An architecture qualifier name can be a real Debian architecture name (since dpkg 1.16.5)
       or any (since dpkg 1.16.2).  If omitted, the default is the current binary package
       architecture.  A real Debian architecture name will match exactly that architecture for
       that package name, any will match any architecture for that package name if the package
       has been marked as Multi-Arch: allowed.

       A version number may start with a ‘>>’, in which case any later version will match, and
       may specify or omit the Debian packaging revision (separated by a hyphen).  Accepted
       version relationships are ‘>>’ for greater than, ‘<<’ for less than, ‘>=’ for greater than
       or equal to, ‘<=’ for less than or equal to, and ‘=’ for equal to.

       Breaks: package-list
           Lists packages that this one breaks, for example by exposing bugs when the named
           packages rely on this one. The package maintenance software will not allow broken
           packages to be configured; generally the resolution is to upgrade the packages named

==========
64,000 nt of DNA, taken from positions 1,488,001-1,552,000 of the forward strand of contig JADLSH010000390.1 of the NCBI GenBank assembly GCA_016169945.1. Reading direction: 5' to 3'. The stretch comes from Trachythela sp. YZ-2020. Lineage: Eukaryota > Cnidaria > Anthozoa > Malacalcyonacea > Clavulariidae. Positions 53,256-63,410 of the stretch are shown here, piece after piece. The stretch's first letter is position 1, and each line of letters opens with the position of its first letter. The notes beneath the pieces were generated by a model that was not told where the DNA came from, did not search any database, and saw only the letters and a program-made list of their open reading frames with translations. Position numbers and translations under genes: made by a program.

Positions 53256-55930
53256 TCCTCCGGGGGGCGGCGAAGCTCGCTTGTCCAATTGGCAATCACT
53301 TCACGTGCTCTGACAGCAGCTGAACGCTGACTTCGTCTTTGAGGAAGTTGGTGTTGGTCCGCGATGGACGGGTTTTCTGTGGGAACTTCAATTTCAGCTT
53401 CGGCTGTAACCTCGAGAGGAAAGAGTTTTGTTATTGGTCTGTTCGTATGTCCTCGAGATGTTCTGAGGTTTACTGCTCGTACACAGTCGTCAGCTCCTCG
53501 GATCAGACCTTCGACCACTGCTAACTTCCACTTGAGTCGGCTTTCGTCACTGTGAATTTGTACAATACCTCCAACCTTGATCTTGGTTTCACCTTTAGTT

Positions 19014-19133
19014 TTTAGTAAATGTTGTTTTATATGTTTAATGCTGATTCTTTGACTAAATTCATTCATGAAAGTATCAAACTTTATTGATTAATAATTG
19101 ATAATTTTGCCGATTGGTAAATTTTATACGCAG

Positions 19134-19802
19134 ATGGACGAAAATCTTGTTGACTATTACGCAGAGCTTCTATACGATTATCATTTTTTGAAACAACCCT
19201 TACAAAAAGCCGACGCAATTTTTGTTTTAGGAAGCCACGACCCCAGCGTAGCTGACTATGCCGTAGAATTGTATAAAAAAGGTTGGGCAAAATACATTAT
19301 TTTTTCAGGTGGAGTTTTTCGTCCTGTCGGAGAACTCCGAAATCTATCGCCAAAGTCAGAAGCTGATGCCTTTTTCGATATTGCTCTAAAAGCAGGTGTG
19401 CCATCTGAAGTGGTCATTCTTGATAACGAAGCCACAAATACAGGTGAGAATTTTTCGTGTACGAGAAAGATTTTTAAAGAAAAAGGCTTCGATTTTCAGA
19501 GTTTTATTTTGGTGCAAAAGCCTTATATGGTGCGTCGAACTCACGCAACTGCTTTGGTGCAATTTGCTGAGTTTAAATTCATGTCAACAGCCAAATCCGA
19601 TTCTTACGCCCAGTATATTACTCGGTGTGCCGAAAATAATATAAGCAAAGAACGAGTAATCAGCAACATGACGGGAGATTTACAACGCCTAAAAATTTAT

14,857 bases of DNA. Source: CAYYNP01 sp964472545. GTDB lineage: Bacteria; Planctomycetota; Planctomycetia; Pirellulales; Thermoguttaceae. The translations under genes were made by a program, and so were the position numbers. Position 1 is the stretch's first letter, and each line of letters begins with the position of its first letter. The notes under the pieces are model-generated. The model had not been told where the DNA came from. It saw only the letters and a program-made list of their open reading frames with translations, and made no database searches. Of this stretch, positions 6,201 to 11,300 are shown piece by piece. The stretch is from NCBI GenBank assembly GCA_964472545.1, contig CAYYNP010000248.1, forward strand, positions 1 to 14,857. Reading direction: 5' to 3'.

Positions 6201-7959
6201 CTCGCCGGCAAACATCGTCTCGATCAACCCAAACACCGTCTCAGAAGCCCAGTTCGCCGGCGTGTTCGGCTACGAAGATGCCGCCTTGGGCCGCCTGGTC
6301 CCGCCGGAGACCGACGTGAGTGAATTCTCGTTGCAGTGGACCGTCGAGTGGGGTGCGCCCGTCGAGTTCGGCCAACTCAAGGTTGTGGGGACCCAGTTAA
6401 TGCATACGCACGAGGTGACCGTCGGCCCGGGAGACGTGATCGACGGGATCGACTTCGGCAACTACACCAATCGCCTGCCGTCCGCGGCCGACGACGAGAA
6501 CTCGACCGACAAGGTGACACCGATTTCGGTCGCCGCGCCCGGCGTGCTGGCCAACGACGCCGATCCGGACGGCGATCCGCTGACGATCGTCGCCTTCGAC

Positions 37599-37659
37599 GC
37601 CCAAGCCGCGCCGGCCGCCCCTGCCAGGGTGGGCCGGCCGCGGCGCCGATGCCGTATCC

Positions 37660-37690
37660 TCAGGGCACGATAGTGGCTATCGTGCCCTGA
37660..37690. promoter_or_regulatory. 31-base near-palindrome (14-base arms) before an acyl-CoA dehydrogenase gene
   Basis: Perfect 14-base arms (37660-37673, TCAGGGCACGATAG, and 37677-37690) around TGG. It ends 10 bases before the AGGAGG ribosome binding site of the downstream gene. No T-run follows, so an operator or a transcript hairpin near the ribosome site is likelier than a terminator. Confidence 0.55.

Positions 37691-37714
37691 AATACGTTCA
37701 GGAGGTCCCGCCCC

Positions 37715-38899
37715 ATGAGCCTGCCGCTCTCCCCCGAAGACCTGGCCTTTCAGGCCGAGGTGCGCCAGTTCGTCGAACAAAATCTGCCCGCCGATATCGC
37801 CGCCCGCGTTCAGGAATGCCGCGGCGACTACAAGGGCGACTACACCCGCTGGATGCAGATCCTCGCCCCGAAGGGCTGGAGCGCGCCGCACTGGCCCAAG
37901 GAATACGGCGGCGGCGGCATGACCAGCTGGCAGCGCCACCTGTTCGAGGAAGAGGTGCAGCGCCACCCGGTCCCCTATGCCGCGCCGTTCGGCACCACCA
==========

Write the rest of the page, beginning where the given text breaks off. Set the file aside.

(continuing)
in a Breaks field.

       Conflicts: package-list
           Lists packages that conflict with this one, for example by containing files with the
           same names. The package maintenance software will not allow conflicting packages to be
           installed at the same time. Two conflicting packages should each include a Conflicts
           line mentioning the other.

       Replaces: package-list
           List of packages files from which this one replaces. This is used for allowing this
           package to overwrite the files of another package and is usually used with the
           Conflicts field to force removal of the other package, if this one also has the same
           files as the conflicted package.

       The syntax of Breaks, Conflicts and Replaces is a list of package names, separated by
       commas (and optional whitespace).  In the Breaks and Conflicts fields, the comma should be
       read as “OR”.  An optional architecture qualifier can also be appended to the package name